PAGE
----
I’ve written two (unpublished) historical novels, one set in Chicago in 1885 and the other in Italy in the early days of the Roman Empire (in 59 A.D.). I love doing historical research … and I also love getting the details right. You can never get everything right, because historians don’t tend to serve up the kind of detail that a fiction writer needs. But at least the writer can strive not to get anything wrong.
Recently I sat down to do a little tidying up on my Rome novel, with the idea of probably self-publishing it and selling six or eight copies. It’s a murder mystery (as is the Chicago book), so naturally I need to know a lot about how the Roman legal system worked. I tracked down an expert in Roman law at the University of Michigan, and he suggested I read The Criminal Law in Ancient Rome by O. F. Robinson. I promptly bought a copy and started underlining salient passages.
My story has a love sub-plot. The widow of the murdered man is in the process of falling in love with a handsome young slave in her father’s household, and of course he ultimately solves the crime, thereby freeing her from the false accusation, so now nature can take its course.
The details of how they become romantically involved are a bit convoluted. The budding of the romance rests, oddly enough, on the nature of her murdered husband’s will, because the disposition of the estate depends on whether his widow is pregnant. She isn’t, but she decides to pretend to be, so now she needs a surreptitious surrogate father.
And this is where the fecal substance encounters the rotating air circulation device. Here is the key passage from Chapter 4 of Robinson’s book: “…all the slaves in the house at the time of the suspicious death were to be tortured in order to find out the murderer, to discover if anyone had incited him, and to make it possible to punish for their failure in their duty all those slaves who had not prevented the murder — for which they were all liable to be put to death…. Until this [the torturing] had been done the dead man’s will was not to be opened…. While the torture was technically interrogation, not punishment, the two concepts were not always clearly distinguished; the whole purpose of the law was to compel slaves to guard their owners both from members of the household and [from] outsiders at the risk of their own lives….” An addition to the law (probably enacted at about the time of my story) “extended the rule so that all the slaves of the surviving spouse would also be tortured.”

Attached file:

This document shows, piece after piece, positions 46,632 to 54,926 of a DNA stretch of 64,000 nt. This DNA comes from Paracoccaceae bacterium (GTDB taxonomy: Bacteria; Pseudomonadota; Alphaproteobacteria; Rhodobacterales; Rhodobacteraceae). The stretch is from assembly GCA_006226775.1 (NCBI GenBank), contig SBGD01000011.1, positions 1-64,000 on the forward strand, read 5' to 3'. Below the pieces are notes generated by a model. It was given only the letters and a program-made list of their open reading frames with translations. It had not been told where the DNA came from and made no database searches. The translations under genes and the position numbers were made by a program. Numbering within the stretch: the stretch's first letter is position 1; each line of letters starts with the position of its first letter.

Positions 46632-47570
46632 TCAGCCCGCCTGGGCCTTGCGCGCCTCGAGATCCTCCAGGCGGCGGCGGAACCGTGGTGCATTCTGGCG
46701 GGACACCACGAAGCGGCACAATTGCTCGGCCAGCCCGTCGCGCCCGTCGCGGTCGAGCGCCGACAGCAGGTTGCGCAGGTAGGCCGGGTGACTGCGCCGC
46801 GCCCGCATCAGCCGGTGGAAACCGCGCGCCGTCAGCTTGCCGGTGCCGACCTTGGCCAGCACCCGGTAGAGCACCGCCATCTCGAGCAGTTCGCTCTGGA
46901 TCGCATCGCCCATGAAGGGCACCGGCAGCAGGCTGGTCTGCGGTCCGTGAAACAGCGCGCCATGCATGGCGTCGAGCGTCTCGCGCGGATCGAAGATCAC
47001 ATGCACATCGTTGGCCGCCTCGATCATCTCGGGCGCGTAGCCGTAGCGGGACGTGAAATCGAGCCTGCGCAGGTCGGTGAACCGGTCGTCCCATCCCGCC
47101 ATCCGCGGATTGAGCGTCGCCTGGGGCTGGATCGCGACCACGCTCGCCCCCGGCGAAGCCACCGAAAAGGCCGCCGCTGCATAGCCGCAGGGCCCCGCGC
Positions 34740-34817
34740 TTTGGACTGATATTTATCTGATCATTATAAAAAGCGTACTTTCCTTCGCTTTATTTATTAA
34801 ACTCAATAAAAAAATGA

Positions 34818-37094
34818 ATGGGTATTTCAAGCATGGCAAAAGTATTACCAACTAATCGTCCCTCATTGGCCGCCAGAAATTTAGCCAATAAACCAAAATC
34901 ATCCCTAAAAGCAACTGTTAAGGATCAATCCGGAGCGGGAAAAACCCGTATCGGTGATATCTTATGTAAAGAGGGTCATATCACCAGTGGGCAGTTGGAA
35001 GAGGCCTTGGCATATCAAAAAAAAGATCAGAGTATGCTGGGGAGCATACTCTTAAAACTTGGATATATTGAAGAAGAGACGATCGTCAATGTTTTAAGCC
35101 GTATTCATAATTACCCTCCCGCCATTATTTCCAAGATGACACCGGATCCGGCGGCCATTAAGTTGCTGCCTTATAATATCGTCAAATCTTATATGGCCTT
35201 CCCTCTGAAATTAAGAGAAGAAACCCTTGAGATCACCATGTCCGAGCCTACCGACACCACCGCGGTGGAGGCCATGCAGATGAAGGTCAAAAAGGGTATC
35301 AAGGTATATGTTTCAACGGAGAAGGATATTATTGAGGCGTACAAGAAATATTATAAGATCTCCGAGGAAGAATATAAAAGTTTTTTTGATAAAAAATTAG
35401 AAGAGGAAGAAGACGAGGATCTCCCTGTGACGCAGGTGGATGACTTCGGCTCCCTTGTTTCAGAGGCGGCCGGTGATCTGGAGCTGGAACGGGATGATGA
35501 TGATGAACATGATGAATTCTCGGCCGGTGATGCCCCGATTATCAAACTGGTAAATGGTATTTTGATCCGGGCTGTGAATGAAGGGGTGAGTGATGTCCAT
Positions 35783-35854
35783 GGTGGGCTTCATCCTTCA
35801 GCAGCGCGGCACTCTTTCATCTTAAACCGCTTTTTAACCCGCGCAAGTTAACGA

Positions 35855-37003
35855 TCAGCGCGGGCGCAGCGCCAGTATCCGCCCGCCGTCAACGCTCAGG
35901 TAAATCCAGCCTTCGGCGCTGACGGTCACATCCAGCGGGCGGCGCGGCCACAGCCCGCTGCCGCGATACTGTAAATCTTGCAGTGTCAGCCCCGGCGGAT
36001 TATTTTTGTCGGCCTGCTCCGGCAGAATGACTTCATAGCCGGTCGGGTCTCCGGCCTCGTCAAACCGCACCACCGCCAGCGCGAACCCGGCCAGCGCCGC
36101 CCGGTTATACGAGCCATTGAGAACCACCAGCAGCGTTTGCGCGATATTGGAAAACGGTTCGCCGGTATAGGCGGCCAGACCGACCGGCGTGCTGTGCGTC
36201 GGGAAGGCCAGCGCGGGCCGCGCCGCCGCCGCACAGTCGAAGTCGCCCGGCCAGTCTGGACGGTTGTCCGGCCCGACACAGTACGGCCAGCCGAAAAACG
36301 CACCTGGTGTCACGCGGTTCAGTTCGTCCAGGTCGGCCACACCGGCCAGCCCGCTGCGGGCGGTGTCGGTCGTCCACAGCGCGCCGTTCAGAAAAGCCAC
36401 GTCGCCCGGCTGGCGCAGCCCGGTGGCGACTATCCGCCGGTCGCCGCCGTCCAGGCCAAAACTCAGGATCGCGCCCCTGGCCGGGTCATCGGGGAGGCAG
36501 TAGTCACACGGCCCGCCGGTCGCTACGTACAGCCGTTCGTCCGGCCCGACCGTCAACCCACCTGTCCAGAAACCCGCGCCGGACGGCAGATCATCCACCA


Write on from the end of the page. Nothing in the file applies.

Oh, dear. My love sub-plot can’t get under way until after a dozen or so household slaves have been tortured. But I don’t want to write a description of slaves being whipped or subjected to thumbscrews or whatever the Romans liked to do. And I’m pretty sure my six or eight readers would find that chapter and its aftermath unpleasant, if not worse.
I knew that the slaves would be tortured if they were suspected of the murder, but this passage suggests that the torture could and probably did happen even if they weren’t directly suspected — and in my story, one of them is suspected, because it’s a murder mystery, so I need suspects! But worse, the whole love sub-plot just got breached below the water line and sank to the bottom of the harbor. It can’t get under way until after the torture, because the torture has to happen before the victim’s will is unsealed and read.
I love historical research. I hate historical research.
This is the advantage of writing fantasy novels set on other worlds. Nobody can fact-check you. You can shape the story rather more easily, because you’re not constrained by reality.
Now if only the agent who has my fantasy novel sitting on her desk would get back to me….